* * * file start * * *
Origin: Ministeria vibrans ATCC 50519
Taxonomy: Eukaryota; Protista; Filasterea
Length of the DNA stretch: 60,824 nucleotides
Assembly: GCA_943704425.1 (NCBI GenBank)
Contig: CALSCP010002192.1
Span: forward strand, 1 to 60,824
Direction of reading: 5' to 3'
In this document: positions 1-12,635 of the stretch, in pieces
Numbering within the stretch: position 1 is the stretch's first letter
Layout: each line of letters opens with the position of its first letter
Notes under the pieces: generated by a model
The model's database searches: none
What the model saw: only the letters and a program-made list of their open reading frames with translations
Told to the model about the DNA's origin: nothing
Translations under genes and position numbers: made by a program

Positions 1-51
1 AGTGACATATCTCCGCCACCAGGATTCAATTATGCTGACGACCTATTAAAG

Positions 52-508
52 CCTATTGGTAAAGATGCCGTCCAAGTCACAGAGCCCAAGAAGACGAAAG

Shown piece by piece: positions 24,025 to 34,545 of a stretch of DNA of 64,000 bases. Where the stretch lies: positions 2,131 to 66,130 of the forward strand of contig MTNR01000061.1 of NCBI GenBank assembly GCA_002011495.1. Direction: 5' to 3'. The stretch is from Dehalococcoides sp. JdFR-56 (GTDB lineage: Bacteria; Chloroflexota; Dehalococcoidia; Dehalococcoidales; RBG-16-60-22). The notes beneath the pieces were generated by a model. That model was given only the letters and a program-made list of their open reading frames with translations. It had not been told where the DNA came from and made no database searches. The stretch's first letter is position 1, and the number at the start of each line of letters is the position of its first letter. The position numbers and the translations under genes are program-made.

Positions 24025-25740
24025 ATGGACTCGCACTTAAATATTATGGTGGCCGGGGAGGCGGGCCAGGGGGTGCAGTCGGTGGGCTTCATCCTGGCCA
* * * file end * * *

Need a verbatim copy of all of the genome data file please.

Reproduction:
Origin: Ministeria vibrans ATCC 50519
Taxonomy: Eukaryota; Protista; Filasterea
Length of the DNA stretch: 60,824 nucleotides
Assembly: GCA_943704425.1 (NCBI GenBank)
Contig: CALSCP010002192.1
Span: forward strand, 1 to 60,824
Direction of reading: 5' to 3'
In this document: positions 1-12,635 of the stretch, in pieces
Numbering within the stretch: position 1 is the stretch's first letter
Layout: each line of letters opens with the position of its first letter
Notes under the pieces: generated by a model
The model's database searches: none
What the model saw: only the letters and a program-made list of their open reading frames with translations
Told to the model about the DNA's origin: nothing
Translations under genes and position numbers: made by a program

Positions 1-51
1 AGTGACATATCTCCGCCACCAGGATTCAATTATGCTGACGACCTATTAAAG

Positions 52-508
52 CCTATTGGTAAAGATGCCGTCCAAGTCACAGAGCCCAAGAAGACGAAAG

Shown piece by piece: positions 24,025 to 34,545 of a stretch of DNA of 64,000 bases. Where the stretch lies: positions 2,131 to 66,130 of the forward strand of contig MTNR01000061.1 of NCBI GenBank assembly GCA_002011495.1. Direction: 5' to 3'. The stretch is from Dehalococcoides sp. JdFR-56 (GTDB lineage: Bacteria; Chloroflexota; Dehalococcoidia; Dehalococcoidales; RBG-16-60-22). The notes beneath the pieces were generated by a model. That model was given only the letters and a program-made list of their open reading frames with translations. It had not been told where the DNA came from and made no database searches. The stretch's first letter is position 1, and the number at the start of each line of letters is the position of its first letter. The position numbers and the translations under genes are program-made.

Positions 24025-25740
24025 ATGGACTCGCACTTAAATATTATGGTGGCCGGGGAGGCGGGCCAGGGGGTGCAGTCGGTGGGCTTCATCCTGGCCA